Nutrition and Cancer: State-of-the-Art
Prefaces Richard Passwater PhD; Pat Pilkington MBE
In Nutrition and Cancer: State of the Art, Dr. Goodman succinctly condenses over 5000 scientific and medical research reports on nutrition and cancer alone. This is no easy task but Dr. Goodman clearly distils the important facts from the background information with sufficient detail and references to satisfy professionals without too much information to confuse or bore the general reader.
Unfortunately, too many physicians in practice are unaware of the extensive depth of evidence about nutrients preventing and alleviating many deadly diseases. These reports are beginning to trickle down to the practising physicians but they often have the feeling that this research is only elementary, fragmentary and not meaningful. This misconception is largely due to the fact that medical school curricula have little involvement with nutrition as almost all of the available time is allotted to basics, drugs and surgery. Nutrition and Cancer: State of the Art will be a fascinating guide to the practitioner who wishes to enter the new nutrition and health information superhighway. Through her professional newsletters and scientific articles, Dr. Goodman has raised the awareness of many health professionals as to the experimentally increasing evidence of the role of nutrients in health.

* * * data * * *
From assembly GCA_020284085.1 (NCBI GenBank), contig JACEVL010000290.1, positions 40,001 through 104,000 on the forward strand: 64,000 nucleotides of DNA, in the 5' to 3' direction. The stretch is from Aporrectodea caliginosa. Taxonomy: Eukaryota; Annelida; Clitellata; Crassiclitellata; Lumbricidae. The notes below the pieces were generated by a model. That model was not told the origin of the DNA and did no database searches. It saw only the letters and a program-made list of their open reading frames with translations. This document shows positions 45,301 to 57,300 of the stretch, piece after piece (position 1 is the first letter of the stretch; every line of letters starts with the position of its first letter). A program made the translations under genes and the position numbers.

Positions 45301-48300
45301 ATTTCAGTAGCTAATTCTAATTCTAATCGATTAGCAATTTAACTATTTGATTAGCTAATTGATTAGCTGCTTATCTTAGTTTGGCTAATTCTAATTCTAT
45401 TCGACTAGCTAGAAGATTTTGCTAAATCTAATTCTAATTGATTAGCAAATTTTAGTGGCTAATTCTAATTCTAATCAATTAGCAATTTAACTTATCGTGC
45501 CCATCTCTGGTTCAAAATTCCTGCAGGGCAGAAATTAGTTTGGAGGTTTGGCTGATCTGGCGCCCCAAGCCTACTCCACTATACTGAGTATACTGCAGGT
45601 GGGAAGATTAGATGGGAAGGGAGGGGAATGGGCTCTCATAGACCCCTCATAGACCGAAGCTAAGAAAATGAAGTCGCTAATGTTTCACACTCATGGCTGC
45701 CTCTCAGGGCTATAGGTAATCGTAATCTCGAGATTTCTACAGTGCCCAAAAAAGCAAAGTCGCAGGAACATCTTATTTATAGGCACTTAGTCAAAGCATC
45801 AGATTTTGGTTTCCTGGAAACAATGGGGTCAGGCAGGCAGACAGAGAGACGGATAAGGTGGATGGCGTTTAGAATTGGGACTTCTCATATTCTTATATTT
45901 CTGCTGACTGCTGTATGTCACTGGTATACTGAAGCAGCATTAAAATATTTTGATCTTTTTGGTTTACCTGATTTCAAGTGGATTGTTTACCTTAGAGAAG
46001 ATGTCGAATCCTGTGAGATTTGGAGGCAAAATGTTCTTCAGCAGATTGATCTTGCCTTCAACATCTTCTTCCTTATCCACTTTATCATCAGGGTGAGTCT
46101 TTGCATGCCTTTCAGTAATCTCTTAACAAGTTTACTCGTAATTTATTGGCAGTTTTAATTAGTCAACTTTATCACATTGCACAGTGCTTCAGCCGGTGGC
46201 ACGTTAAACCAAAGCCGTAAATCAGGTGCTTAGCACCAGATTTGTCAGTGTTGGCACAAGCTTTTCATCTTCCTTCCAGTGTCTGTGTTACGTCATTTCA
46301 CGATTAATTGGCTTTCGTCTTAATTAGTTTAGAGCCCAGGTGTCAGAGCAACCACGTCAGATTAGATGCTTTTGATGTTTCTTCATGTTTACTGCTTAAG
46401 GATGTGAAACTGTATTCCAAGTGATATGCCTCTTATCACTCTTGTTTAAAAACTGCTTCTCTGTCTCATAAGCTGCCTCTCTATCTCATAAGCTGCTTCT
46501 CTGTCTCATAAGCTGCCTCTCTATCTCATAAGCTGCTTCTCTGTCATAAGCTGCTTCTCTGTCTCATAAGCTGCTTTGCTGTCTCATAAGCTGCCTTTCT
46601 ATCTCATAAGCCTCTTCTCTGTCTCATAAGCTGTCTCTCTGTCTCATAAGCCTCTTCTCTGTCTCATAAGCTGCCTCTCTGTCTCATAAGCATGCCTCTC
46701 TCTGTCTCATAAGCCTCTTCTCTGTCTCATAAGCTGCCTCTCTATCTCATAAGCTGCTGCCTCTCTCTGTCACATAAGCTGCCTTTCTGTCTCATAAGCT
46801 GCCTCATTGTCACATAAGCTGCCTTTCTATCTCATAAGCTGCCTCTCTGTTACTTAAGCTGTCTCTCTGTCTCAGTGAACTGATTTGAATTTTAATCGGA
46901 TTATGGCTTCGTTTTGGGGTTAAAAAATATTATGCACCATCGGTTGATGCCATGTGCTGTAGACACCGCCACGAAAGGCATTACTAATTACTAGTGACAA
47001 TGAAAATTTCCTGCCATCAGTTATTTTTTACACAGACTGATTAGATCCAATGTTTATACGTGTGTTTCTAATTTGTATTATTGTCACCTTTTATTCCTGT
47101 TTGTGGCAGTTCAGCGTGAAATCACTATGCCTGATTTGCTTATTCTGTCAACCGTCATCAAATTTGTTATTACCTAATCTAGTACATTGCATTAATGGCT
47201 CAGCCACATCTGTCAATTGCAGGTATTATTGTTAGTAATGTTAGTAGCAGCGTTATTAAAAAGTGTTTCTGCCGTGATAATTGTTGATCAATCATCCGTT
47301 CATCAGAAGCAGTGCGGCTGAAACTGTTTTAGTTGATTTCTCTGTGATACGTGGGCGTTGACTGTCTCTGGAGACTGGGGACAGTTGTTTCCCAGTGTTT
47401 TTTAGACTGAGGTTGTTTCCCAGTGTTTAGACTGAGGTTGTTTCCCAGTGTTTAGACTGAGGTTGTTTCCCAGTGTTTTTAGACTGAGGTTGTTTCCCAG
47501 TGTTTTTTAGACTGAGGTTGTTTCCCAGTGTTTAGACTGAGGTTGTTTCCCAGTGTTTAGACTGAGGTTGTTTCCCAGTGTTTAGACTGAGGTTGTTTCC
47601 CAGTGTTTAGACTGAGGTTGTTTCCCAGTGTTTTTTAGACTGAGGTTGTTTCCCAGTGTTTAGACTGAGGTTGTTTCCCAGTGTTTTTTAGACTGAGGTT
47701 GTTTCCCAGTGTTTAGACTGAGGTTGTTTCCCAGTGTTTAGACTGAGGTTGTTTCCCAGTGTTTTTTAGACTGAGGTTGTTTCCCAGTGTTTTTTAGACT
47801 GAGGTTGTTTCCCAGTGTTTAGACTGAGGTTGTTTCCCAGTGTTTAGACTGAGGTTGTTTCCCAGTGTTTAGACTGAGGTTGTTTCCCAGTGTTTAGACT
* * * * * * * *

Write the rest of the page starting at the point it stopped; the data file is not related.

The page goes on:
When one considers the many scientific and medical contributions of Dr Sandra Goodman PhD, two of the most important are her scholarship and ability to educate both professional and public alike. In this book, she continues to break new ground as she did so effectively in Vitamin C: The Master Nutrient. Examples of this new ground includes her discussion of the role of Coenzyme Q-10 in overcoming breast cancer, adjunct and alternative therapies and many other newly discovered relationships between food components and cancer.
This book is aptly named because her research keeps her at the state of the art and she integrates the new knowledge from the research frontiers into the core of existing knowledge in a manner that clarifies so well the steps that must be taken by individuals. This is a strong point of the book. Her entire approach is 'person-centred'. She does not advocate imposing a dietary regime on patients in the manner that practitioners often impose drug or surgical treatments. Since every person is unique by virtue of his/her genetics, personality, biochemistry and life style, she teaches the reader how to adapt the latest research findings to each individual.
Richard A. Passwater, Ph. D.
Berlin, Maryland USA.